Calling All Weary Ones: A Book Review of “Courage, Dear Heart”

Courage, Dear Heart

NavPress author Rebecca K. Reynolds’ Courage, Dear Heart is elegant, vulnerable, and relieving. Written as a series of letters to those who face rejection, suffering, chaos, fear, skepticism, disillusionment, life’s rush, and homesickness, this book is full of gorgeous description and the most endearing honesty, consistently intertwined with equal grace and truth. Reynolds validates and comforts the innate longing many of us feel for a world as God intended it to be. She gives no easy answers, soothes without coddling, challenges without cutting, and paints life (and its Creator) in their candid complexity.

This book was like a milk-and-honey tasting on a raging battlefield. I’ve rarely felt so well-loved by an author—a writer who bandages her reader’s wounds with each compassionately chosen word.

In her first pages, Reynolds describes a church art project illustrating Christ’s ability to transform the secret shame of a congregation—anonymous words written and combined in a sea of pained reality. Her description sets the tone and releases the heart.

After a decade of ministry, I had expected to read hard words, so I wasn’t shocked by the types of struggles people admitted. The volume of the suffering of the church, though, knocked me flat. I didn’t unfold one paper that said discouraged—I unfolded two hundred. This single word was written in feminine script, in shaky old handwriting, in masculine block letters, and in teenage bubble letters . . . . How the Lord must ache as he looks down upon the bare sorrows of his people! With that awareness, the sacrificial system of the Old Testament finally made a little more sense to me. Nothing but fire, smoke, and blood could express the smoldering depths of human pain. The New Testament also rang clearer, since nothing but the infusion of divine life could ever redeem such widespread death. As beautiful as humanity is at times, we are also deeply messed up, too helpless for anything less than the rescue of a God. Never again would I look into a body of Christians with the delusion that most of us were mostly okay.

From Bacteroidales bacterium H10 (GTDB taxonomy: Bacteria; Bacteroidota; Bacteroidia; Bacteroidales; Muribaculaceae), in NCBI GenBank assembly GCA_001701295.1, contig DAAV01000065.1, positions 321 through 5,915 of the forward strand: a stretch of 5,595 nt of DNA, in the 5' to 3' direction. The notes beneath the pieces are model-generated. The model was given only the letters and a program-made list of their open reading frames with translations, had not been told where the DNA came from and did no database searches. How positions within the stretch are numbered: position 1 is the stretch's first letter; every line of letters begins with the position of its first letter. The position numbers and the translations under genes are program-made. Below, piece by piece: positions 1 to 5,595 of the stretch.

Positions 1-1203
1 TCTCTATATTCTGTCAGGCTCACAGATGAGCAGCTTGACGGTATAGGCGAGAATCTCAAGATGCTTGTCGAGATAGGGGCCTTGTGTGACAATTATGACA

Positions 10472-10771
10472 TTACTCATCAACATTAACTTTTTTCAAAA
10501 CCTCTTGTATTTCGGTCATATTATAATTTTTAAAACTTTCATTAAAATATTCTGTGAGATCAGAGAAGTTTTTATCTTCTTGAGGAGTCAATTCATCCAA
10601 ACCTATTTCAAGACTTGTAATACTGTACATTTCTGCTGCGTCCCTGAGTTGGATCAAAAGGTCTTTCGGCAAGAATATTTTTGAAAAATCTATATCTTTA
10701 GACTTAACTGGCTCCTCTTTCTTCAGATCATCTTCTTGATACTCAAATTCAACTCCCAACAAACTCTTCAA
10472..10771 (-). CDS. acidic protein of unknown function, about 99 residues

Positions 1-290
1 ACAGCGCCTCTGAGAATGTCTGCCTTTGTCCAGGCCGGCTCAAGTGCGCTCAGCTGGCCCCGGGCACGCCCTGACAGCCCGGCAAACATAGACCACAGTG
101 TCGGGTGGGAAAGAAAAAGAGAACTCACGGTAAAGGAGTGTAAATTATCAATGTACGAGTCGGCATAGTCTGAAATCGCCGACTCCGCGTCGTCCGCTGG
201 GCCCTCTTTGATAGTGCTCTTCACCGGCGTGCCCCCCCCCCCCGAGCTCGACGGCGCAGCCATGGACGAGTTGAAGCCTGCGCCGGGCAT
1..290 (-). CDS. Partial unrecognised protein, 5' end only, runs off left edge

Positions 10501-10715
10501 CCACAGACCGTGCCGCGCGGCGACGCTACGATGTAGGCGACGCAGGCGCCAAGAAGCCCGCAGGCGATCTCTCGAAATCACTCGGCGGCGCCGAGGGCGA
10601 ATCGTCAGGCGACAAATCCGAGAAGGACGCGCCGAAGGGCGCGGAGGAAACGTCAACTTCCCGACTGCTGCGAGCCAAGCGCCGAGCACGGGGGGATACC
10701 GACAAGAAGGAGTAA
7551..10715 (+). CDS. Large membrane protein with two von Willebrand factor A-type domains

Reynolds delves deep into the hardest parts of being human—never running from doubt but embracing its formative process.

Whether you are disheartened by hypocrisy, melancholy with introspection, or simply terrified by the shattered world we live in, this book meets you at knee-level, and directs your search for meaning and peace back to the Savior who walked all our streets.

In pointing us to Jesus, Reynolds never condescends. She guides and loves us into truth, and that love moves our souls to take our own next hard step.

Until I began writing this book for you, I didn’t realize how C. S. Lewis, Chesterton, and Tolkien must have prayed for their readers—how they must have sat hunched over unfinished paragraphs, asking the Lord to give them precise words and images that would reach through space and time to fill real human hearts with courage and strength. One of the best parts of writing this book has been understanding how dearly those men must have loved me because I know how much I’ve loved you. So if you feel unseen right now, unwanted, rejected, lost—know that your pain has pulled me through long nights and early mornings of wrestling with these chapters. You are the reason I spent two of the hardest years of my life trying to find honest words for weary people. Even while you’ve been hurting, I’ve been praying for you, and I’m praying for you still.

I felt those prayers. And God’s answer to them transforms this book into far more than summer reading. His answer brings courage. His answer brings life itself.

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